CBSO at Symphony Hall ★★★★

No opera is made great by virtue of its libretto and no piece of symphonic music by its programme. An obvious point perhaps but one worth making given the amount of ink expended on the non-musical inspiration behind Elgar’s ‘Variations on an original theme for orchestra’ Op.36, the very name of which has been captured by its subtext ‘Enigma’. Behind the facade of starched collar and moustache Elgar concealed a wicked sense of humour and I suspect he had a good laugh at the expense of would-be codebreakers puzzling out the hidden “dark saying” and  “another and larger theme”. I mention this because given the CBSO chief executive’s “new vision” a future performance of the work could inflict upon us some ghastly multi-media farrago with sepia photographs of Elgar and friends adorned with cryptic clues.

Here we had just the music – all that’s ever needed – played with immense vitality, blatant power and subtle shadings, wit and soul from the CBSO under Kazuki Yamada. His first conducting assignment, with his high school brass band, was of Elgar’s ‘Pomp and Circumstance’ No.1 and he seems to have taken the composer’s work to heart. Every variation had its (musical) character sharply and lovingly delineated: VII (‘Troyte’) is a fearsome examination of orchestral agility with the CBSO giving an alpha+ performance, the strings careering and swooping and Matthew Hardy playing timpani like a man possessed. The romantic XII (‘B.G.N.’) was gorgeously mellifluous in the hand of Eduardo Vassallo and his cello section. ‘Nimrod’ is a potential trap for conductors since, like Mahler’s ‘Adagietto’ and Barber’s ‘Adagio for Strings’, it has become associated with death and mourning and was played at the funeral service of Diana, Princess of Wales in 1997. It’s noble, solemn and dignified but definitely not a dirge. While Yamada’s reading lacked the uplifting surge and drive of the composer’s own recording – at under three minutes the fastest ever – it rightly avoided the treacly self-indulgence peddled by Leonard Bernstein.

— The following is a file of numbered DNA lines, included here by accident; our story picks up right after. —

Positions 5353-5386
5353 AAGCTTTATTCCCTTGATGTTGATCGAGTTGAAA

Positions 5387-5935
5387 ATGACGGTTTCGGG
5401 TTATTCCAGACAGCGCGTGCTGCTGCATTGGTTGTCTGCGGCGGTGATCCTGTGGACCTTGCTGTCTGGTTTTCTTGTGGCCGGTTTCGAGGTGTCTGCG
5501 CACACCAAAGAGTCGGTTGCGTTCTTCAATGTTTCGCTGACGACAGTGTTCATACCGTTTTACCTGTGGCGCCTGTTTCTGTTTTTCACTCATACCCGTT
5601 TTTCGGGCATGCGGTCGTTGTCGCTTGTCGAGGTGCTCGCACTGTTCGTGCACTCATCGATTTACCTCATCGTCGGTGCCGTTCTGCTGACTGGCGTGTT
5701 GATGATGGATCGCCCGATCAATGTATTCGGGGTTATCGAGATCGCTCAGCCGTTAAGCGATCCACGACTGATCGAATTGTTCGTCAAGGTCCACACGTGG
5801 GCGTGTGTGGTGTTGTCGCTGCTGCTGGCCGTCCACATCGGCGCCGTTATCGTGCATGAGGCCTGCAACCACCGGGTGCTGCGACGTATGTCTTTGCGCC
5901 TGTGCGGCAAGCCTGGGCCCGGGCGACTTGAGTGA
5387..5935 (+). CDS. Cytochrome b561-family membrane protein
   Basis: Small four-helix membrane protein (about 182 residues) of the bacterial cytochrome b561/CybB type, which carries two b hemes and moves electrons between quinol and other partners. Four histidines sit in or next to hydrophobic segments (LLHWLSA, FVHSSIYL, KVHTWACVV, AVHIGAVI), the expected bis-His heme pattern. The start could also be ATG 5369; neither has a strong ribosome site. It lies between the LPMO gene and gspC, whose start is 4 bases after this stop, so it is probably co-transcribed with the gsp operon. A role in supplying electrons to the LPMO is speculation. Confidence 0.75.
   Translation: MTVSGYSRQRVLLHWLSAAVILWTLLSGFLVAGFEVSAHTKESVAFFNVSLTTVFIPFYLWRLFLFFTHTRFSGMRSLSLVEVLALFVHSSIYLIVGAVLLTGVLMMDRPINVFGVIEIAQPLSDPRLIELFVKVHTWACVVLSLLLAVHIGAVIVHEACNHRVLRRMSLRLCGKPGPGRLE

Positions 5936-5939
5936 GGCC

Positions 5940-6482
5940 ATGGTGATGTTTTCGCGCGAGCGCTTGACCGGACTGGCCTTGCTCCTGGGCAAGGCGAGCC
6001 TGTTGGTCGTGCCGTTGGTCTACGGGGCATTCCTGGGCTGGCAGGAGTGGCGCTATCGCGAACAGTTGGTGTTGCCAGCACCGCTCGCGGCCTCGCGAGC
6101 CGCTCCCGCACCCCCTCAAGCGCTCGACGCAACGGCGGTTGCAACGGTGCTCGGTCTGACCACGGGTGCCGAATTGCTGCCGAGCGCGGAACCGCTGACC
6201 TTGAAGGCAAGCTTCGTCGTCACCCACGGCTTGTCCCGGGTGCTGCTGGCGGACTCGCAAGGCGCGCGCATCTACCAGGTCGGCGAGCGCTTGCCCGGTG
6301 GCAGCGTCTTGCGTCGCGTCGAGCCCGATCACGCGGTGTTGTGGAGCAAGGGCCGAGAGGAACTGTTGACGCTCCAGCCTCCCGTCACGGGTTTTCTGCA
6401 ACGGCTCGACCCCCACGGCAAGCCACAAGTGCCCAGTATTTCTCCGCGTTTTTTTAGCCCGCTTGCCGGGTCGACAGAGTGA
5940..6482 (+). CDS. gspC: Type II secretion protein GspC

The 21-year-old rising star Maria Dueñas was the soloist in Beethoven’s Violin Concerto in a performance illuminated by the immense beauty of her playing with a bright, sparkling crystalline tone. One could qualify “bright” with “relentlessly” or “unvaryingly” which might be harsh but I missed an element of earthiness and gutsiness to leaven the sweetness and light; the sort James Ehnes provided in his magisterial performance with the CBSO in 2016. I didn’t recognize the first movement cadenza and given that Dueñas is also a composer – she made the orchestral arrangement of Faure’s ‘ Après un rêve’ as an encore – perhaps it was her own, in which case she should be congratulated for doing what Beethoven would have expected a soloist to do. Whatever its provenance, however, it wasn’t a patch on the dazzling and fiendishly difficult one by Fritz Kreisler. What the performance lacked was any sense of adversity between soloist and orchestra. Yamada’s contribution was wholly subservient and sometimes, as in the glacially-paced Larghetto, almost soporific.

Norman Stinchcombe

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